(Cover of Edurne Portela’s 2017 novel, Mejor la ausencia)
I recently finished reading Edurne Portela’s gripping novel, Mejor la ausencia (Galaxia Gutenberg, 2017), which features a young protagonist, Amaia, whose life is marked by the violence present in 1980s and 90s Basque Spain and by the very real violence of the life inside her own home. Amaia’s mother, grandmother, and three brothers constantly wonder if the father will come back into their lives at any moment, bringing with him a relentless brutality exercised upon his own family. Five-year-old Amaia at the beginning of the novel takes refuge from her father’s violence, especially as manifested on her mother’s body, in her eldest brother Aníbal and her stuffed animal named Buni. The surrender of Aníbal to heroin addiction and death, accompanied by Amaia’s frustrated destruction of Buni, demonstrates that the protagonist will have no people to count on and that, even as she develops into a strong young woman, she will surprise even herself with her own enactment of violence.
The title tells the reader that absence from “loved ones” can be safer and better than presence with them. The violence that rips (not ripples) through the novel is mostly exercised by men—on other men in the spheres of politics and business, and on women in the domestic sphere. In this sense, the novel communicates gender-based violence in its genesis (toxic masculinity) and its reception (men as business “partners”; women as domestic “partners”). Amaia’s attack on her mother suggests that the protagonist scorns the weakness she perceives in her mother and that she has learned how to use the physicality of her own body to both defend and attack. The novel moves quickly enough that the reader has to slow down to absorb how the protagonist has evolved according to the public and private contexts in which she lives.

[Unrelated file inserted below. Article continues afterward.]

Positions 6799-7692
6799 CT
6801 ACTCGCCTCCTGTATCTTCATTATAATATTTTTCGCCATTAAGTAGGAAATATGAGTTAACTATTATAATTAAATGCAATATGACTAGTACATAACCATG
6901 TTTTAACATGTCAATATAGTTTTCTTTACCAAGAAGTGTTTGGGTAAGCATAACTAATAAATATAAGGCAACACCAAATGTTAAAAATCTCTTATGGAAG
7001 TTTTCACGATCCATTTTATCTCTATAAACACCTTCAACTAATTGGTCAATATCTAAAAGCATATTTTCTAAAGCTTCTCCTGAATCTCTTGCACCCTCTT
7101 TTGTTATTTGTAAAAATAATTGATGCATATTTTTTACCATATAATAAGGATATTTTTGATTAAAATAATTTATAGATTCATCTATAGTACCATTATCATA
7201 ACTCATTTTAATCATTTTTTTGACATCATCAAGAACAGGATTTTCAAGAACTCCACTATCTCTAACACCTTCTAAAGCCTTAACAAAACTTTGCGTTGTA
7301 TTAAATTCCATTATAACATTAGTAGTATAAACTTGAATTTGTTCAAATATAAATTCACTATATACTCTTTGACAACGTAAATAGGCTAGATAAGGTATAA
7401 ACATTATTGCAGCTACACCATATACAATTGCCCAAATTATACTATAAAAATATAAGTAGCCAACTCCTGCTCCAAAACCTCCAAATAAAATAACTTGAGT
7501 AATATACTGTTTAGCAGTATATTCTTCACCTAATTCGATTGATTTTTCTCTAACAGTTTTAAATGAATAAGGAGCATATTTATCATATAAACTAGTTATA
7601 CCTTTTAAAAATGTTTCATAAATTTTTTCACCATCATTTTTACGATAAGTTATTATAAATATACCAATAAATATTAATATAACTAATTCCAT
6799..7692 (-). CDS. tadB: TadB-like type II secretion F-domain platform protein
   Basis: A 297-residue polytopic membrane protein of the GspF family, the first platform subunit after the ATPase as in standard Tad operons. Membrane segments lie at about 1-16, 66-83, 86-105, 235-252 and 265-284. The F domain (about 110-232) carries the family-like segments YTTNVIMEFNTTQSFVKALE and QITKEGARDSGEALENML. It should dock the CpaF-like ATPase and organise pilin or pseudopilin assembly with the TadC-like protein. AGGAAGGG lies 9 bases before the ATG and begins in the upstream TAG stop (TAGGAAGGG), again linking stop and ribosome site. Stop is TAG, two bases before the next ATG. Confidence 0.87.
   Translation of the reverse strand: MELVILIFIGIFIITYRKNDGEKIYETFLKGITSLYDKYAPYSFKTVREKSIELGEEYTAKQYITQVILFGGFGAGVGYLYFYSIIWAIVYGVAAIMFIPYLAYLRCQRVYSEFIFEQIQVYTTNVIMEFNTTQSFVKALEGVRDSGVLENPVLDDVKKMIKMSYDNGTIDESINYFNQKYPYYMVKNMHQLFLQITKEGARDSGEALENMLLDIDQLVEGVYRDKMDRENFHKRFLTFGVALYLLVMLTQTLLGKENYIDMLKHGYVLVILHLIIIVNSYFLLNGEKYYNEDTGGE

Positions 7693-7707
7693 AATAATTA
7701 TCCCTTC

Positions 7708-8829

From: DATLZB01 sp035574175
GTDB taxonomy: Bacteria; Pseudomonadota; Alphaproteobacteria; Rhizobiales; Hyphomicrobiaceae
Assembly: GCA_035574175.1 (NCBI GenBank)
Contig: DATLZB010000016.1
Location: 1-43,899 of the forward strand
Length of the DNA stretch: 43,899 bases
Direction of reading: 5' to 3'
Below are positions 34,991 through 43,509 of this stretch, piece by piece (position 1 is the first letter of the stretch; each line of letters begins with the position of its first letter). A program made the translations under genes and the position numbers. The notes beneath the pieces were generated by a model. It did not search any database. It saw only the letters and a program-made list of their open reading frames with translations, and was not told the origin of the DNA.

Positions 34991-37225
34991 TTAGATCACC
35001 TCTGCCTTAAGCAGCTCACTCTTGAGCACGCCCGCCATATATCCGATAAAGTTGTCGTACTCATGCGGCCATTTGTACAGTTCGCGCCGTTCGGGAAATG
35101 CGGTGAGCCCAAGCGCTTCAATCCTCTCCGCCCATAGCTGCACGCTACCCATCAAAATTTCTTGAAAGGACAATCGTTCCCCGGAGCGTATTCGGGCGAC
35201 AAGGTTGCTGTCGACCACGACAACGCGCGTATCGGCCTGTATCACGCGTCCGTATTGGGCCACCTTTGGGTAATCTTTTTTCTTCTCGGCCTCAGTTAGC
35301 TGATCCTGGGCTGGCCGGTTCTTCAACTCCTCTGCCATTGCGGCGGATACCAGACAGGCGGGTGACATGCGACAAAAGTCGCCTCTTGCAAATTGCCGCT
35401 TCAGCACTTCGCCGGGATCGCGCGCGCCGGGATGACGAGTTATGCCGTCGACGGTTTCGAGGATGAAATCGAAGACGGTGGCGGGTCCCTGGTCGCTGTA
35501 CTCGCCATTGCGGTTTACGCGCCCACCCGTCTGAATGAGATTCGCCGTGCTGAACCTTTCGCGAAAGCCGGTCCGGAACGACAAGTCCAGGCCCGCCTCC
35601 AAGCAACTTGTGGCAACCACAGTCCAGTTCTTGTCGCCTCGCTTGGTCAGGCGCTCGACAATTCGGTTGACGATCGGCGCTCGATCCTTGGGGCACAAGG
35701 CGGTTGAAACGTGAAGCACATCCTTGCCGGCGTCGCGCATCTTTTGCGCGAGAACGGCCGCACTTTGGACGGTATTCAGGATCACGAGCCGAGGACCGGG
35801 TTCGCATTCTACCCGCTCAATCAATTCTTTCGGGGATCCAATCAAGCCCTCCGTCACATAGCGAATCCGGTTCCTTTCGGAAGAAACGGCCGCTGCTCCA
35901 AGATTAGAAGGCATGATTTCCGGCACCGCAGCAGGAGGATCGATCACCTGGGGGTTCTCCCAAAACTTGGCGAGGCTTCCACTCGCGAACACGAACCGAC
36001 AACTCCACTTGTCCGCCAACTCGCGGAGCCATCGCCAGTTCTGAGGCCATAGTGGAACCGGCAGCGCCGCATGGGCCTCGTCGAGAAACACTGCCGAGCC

While Portela’s El eco de los disparos (Galaxia Gutenberg, 2016) examines portrayals of late 20th-century Basque violence in literature and film, Mejor la ausencia offers a fictional first-person narration that drives home each of the astute observations of Portela’s abundant non-fiction corpus. I read the novel because its author is a friend and talented writer, not because I read violence well. I finished the novel because Portela approached the topic in an honest, unflinching, compelling manner that made me grapple with the theme in bigger ways.
I have a privileged enough life that I can choose to protect myself from witnessing violence. When I studied history as a child and young adult, I despised that it was basically always a history of violence of men against men, women, and individuals who did not identify as part of the gender binary. History just seemed to move us from one war to the next, one aggression to the next, one genocide to the next, one dead person to the next. I strongly believed that we could unlearn this narration of violence and examine histories of peace, celebration of others’ accomplishments, and selfless leadership. As an adult, I have had to temper this reticence in the face of harsh realities, but I have still consistently chosen in my private life not to watch television and film portrayals of violence, not to read works of fiction that celebrate violent modes, and not to allow my children to play violent video games. (Full disclosure: I do teach an upper-level Spanish seminar course on the Spanish Civil War. I get it.) I know that I am naïve. I have never been able to articulate clearly my lack of understanding of people’s desire to inflict violence on other people or animals. I just don’t get it. (Of course, I do understand how people can become violent and/or fans of violence. As an adult, I just don’t get how all of this must feel.)